But the tectonic trembling was felt in many parts of Wexford, and detected as far away as Wales across the Irish Sea.

That may put offshore sailors on alert over the coming weeks, following as it did not long after the Bristol Channel quake, not to mention a 2.6 magnitude rumble off the Cork coast late last year.

TheJournal.ie has more on the story HERE, including a link to a questionnaire for anyone who believes they felt last night's quake.

Published in News Update
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#Photography - Over €500 in prizes are to be won in a new amateur photography competition to celebrate International Wetlands Day on 2 February 2014.

Held by Wexford County Council in partnership with the Irish Ramsar Wetlands Committee, the Wonderful Wild Wetlands Photography Competition is divided into two sections, with 18s and under and over 18s categories in both:

  • ‘Wetlands in Wexford’ - a county competition where photographs may be taken in any location in Wexford
  • ‘Wetlands and Farming’ - a nationwide competition where photographs may be taken anywhere in Ireland

The value of wetlands in the Irish landscape is that they embody and sustain a substantial percentage of our natural and cultural heritage, hosting a complex interaction of water, soil, plants and animals that fulfil many basic functions and provide important ecological services as well as being places of inspiration and consolation.

The winning images will be displayed in a special Wetlands photographic exhibition to be held in the County Hall of Wexford County Council during International Wetlands Day on 2nd February 2014.

To enter, be sure to make note of the following competition guidelines:

  • All photographs must be original work, submitted as 10” (25cm) X 8” (20cm) hard copy unframed and on digitally on disc (original copies will be available for collection after exhibition)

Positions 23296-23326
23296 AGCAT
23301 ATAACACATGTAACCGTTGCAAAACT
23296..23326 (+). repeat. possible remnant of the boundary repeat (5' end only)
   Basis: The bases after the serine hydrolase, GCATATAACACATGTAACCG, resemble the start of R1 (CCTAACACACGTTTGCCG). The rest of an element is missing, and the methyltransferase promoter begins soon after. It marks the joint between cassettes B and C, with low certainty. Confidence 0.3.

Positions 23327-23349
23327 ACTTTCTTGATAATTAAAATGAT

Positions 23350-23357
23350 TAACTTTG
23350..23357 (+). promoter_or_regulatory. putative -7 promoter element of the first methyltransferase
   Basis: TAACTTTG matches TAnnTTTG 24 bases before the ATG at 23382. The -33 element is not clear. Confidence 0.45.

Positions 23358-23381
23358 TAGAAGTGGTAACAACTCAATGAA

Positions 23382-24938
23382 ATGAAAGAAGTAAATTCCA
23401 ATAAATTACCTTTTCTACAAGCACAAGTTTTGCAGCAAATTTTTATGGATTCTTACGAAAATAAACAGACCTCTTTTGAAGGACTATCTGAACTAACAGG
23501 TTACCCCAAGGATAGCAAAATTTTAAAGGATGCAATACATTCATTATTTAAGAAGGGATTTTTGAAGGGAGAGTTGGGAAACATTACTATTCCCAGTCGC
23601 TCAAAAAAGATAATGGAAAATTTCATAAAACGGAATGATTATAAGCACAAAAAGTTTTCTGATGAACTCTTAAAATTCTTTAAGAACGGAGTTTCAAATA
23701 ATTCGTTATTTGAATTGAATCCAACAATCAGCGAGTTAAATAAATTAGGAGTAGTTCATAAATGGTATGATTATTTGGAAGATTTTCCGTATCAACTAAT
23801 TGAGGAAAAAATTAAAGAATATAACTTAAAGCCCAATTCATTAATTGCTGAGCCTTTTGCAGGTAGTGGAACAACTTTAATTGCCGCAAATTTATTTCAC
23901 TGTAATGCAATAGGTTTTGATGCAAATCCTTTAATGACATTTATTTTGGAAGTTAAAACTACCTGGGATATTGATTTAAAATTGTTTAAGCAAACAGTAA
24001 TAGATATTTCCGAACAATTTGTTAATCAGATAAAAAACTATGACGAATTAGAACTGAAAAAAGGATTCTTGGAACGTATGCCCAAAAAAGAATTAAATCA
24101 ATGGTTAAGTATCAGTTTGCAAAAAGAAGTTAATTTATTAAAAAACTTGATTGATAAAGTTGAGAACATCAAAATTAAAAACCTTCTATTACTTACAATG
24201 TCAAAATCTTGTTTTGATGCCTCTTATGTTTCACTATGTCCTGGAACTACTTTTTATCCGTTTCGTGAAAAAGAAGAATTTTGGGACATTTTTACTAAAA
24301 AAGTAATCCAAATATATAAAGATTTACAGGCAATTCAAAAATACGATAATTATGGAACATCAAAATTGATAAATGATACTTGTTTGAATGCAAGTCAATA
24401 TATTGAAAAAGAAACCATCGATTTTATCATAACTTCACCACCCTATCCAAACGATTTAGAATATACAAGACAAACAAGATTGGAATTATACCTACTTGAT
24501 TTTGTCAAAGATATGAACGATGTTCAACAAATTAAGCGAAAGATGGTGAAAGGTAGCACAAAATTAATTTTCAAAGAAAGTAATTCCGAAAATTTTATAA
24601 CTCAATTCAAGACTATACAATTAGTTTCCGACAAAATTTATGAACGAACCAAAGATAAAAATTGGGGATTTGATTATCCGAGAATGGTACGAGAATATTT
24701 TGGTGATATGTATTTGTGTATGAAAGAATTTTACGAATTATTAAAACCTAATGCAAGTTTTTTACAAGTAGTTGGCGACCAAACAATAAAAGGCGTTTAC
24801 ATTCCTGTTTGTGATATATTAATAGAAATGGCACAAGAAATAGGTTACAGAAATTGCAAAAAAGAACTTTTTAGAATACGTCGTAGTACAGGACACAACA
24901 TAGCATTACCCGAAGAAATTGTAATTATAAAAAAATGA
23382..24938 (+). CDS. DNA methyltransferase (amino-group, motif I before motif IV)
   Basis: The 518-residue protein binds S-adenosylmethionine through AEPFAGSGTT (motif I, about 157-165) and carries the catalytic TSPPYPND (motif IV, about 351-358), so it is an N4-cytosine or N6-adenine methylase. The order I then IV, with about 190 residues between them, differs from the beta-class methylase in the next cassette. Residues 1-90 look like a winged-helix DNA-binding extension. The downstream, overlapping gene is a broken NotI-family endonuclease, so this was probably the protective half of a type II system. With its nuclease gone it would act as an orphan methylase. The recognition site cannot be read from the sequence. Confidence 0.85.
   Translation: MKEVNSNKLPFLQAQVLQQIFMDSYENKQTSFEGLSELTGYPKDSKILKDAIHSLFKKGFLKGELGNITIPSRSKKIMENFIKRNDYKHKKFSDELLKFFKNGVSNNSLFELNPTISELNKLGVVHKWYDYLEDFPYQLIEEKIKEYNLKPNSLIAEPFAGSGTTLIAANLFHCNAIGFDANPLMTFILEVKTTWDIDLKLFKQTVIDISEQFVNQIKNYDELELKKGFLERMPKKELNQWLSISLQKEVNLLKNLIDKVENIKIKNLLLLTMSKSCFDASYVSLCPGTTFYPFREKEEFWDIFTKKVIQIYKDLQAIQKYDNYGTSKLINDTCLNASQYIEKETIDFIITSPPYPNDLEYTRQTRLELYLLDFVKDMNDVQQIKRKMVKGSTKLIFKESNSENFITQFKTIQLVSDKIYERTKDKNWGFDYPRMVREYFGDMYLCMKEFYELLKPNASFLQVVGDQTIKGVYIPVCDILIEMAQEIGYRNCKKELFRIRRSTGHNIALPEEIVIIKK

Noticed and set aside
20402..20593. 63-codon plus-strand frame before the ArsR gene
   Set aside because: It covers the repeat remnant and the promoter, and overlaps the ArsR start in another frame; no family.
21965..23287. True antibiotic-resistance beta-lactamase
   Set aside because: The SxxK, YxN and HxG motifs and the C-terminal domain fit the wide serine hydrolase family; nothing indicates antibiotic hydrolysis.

• Please include competition category being entered, location and date photograph was taken
  • Title, name, age (if 18 and under), address and contact telephone number on each entry
  • Maximum of 2 entries per competitor
  • 2 categories - Adult (over 18) Junior (18 and under)
  • Photographs can be in black & white or colour
  • Wexford Local Authority Employees are not eligible to enter
  • The decision of the judging panel is final
  • Please note you need a licence to take photographs of breeding birds, or any protected species, at or near their breeding site. These can be sought from www.npws.ie

The closing date for entries is Friday 17 January 2014. For submission details contact Niamh Lennon at Biodiversity & Forward Planning, Wexford County Council, County Hall, Carricklawn, Wexford or [email protected]

Published in Marine Photo

#RNLI - The search for a lobster fisherman missing off the Wexford coast was set to resume this morning after it was suspended at sunset last night.

RNLI lifeboats from Kilmore Quay, Rosslare and Fethard launched yesterday afternoon (Monday 25 November) to search for the fisherman after his boat was found empty at Shoal Rock, at the bottom of Great Saltee Island off Wexford.

The alarm was raised at 12.50pm after another fisherman in the area noticed that the boat had been stationary in the water for some time.

Kilmore Quay RNLI co-ordinated the sea search, and along with lifeboats from Rosslare and Fethard they were joined by up to 25 local boats in the search for the missing man.

The search was also joined by the Irish Coast Guard helicopter and divers from the Naval Service, who were taken to the scene onboard the Rosslare lifeboat.

Weather conditions yesterday were described as good and visibility was excellent.

Published in RNLI Lifeboats
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#Fishing - The crews of 15 fishing vessels in Wexford operated by the O'Flaherty brothers have been temporarily laid off in a dispute over regulations, as RTÉ News reports.

It's emerged that the Sea-Fisheries Protection Authority last week issued orders for all 15 boats in the O'Flaherty fishing fleet to cease operations immediately, days after two boats were recently questioned over alleged infractions of fishing regulations.

The Department of Agriculture and the Marine has not commented on the reasons for issuing cessation orders to the O'Flahertys.

Seamus O'Flaherty - one of four brothers who operate the Kilmore Quay-based fleet - was in the news this time last year when he gave away free monkfish to the public on the quayside after exceeding the EU quota with his catch.

Jimmy Byrne, skipper of the O'Flaherty-owned Saltees Quest, defended the display as a protest against the EU mandate to discard all over-quota fish at sea - a practice that is hoped will come to an end with the new Common Fisheries Policy.

Published in Fishing
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Dublin Bay